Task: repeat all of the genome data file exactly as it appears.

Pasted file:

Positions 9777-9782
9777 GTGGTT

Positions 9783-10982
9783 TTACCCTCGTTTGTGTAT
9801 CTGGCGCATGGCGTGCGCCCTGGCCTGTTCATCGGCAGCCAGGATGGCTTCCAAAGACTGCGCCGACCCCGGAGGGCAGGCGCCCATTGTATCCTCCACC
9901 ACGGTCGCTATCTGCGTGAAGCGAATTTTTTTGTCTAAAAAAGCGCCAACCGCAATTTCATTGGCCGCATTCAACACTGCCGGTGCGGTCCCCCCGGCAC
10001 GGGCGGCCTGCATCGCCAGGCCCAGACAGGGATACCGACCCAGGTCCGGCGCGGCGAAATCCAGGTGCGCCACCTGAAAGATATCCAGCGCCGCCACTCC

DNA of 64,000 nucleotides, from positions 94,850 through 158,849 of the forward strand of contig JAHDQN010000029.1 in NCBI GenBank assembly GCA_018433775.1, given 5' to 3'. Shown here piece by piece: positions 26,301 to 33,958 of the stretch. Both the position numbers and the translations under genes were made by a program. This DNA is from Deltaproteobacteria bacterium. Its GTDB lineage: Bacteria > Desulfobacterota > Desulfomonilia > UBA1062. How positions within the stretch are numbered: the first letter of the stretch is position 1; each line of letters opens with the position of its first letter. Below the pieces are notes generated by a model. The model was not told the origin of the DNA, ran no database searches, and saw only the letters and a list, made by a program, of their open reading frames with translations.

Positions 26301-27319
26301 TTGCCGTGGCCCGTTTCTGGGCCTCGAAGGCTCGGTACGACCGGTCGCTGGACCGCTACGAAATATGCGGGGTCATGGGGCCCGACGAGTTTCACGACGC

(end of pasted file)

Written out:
Positions 9777-9782
9777 GTGGTT

Positions 9783-10982
9783 TTACCCTCGTTTGTGTAT
9801 CTGGCGCATGGCGTGCGCCCTGGCCTGTTCATCGGCAGCCAGGATGGCTTCCAAAGACTGCGCCGACCCCGGAGGGCAGGCGCCCATTGTATCCTCCACC
9901 ACGGTCGCTATCTGCGTGAAGCGAATTTTTTTGTCTAAAAAAGCGCCAACCGCAATTTCATTGGCCGCATTCAACACTGCCGGTGCGGTCCCCCCGGCAC
10001 GGGCGGCCTGCATCGCCAGGCCCAGACAGGGATACCGACCCAGGTCCGGCGCGGCGAAATCCAGGTGCGCCACCTGAAAGATATCCAGCGCCGCCACTCC

DNA of 64,000 nucleotides, from positions 94,850 through 158,849 of the forward strand of contig JAHDQN010000029.1 in NCBI GenBank assembly GCA_018433775.1, given 5' to 3'. Shown here piece by piece: positions 26,301 to 33,958 of the stretch. Both the position numbers and the translations under genes were made by a program. This DNA is from Deltaproteobacteria bacterium. Its GTDB lineage: Bacteria > Desulfobacterota > Desulfomonilia > UBA1062. How positions within the stretch are numbered: the first letter of the stretch is position 1; each line of letters opens with the position of its first letter. Below the pieces are notes generated by a model. The model was not told the origin of the DNA, ran no database searches, and saw only the letters and a list, made by a program, of their open reading frames with translations.

Positions 26301-27319
26301 TTGCCGTGGCCCGTTTCTGGGCCTCGAAGGCTCGGTACGACCGGTCGCTGGACCGCTACGAAATATGCGGGGTCATGGGGCCCGACGAGTTTCACGACGC